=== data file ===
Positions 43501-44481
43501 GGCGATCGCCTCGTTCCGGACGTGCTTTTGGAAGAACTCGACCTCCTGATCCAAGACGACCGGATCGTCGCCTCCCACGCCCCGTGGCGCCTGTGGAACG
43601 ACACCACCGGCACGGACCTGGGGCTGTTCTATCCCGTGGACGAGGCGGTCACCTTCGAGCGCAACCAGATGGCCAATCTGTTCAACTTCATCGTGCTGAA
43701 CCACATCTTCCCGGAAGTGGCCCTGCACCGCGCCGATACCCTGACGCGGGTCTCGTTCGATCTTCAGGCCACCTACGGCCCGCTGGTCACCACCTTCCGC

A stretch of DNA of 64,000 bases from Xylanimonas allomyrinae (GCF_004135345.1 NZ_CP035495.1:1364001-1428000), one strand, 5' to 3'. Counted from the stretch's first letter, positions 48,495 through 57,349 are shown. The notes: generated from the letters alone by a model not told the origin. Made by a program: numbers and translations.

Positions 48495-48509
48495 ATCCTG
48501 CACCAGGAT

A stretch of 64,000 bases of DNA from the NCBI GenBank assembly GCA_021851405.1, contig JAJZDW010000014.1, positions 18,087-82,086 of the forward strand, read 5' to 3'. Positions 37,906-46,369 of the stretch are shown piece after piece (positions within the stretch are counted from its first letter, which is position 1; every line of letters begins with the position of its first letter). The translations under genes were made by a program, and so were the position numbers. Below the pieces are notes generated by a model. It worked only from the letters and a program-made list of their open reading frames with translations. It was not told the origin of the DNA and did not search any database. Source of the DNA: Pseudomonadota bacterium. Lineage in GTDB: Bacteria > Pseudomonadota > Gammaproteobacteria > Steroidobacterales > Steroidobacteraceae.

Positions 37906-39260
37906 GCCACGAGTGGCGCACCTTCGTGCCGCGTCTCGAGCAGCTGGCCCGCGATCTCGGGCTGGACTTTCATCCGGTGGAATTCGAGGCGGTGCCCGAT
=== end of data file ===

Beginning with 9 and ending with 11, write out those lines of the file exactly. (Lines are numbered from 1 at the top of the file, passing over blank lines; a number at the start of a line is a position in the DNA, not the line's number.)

A stretch of 64,000 bases of DNA from the NCBI GenBank assembly GCA_021851405.1, contig JAJZDW010000014.1, positions 18,087-82,086 of the forward strand, read 5' to 3'. Positions 37,906-46,369 of the stretch are shown piece after piece (positions within the stretch are counted from its first letter, which is position 1; every line of letters begins with the position of its first letter). The translations under genes were made by a program, and so were the position numbers. Below the pieces are notes generated by a model. It worked only from the letters and a program-made list of their open reading frames with translations. It was not told the origin of the DNA and did not search any database. Source of the DNA: Pseudomonadota bacterium. Lineage in GTDB: Bacteria > Pseudomonadota > Gammaproteobacteria > Steroidobacterales > Steroidobacteraceae.

Positions 37906-39260
37906 GCCACGAGTGGCGCACCTTCGTGCCGCGTCTCGAGCAGCTGGCCCGCGATCTCGGGCTGGACTTTCATCCGGTGGAATTCGAGGCGGTGCCCGAT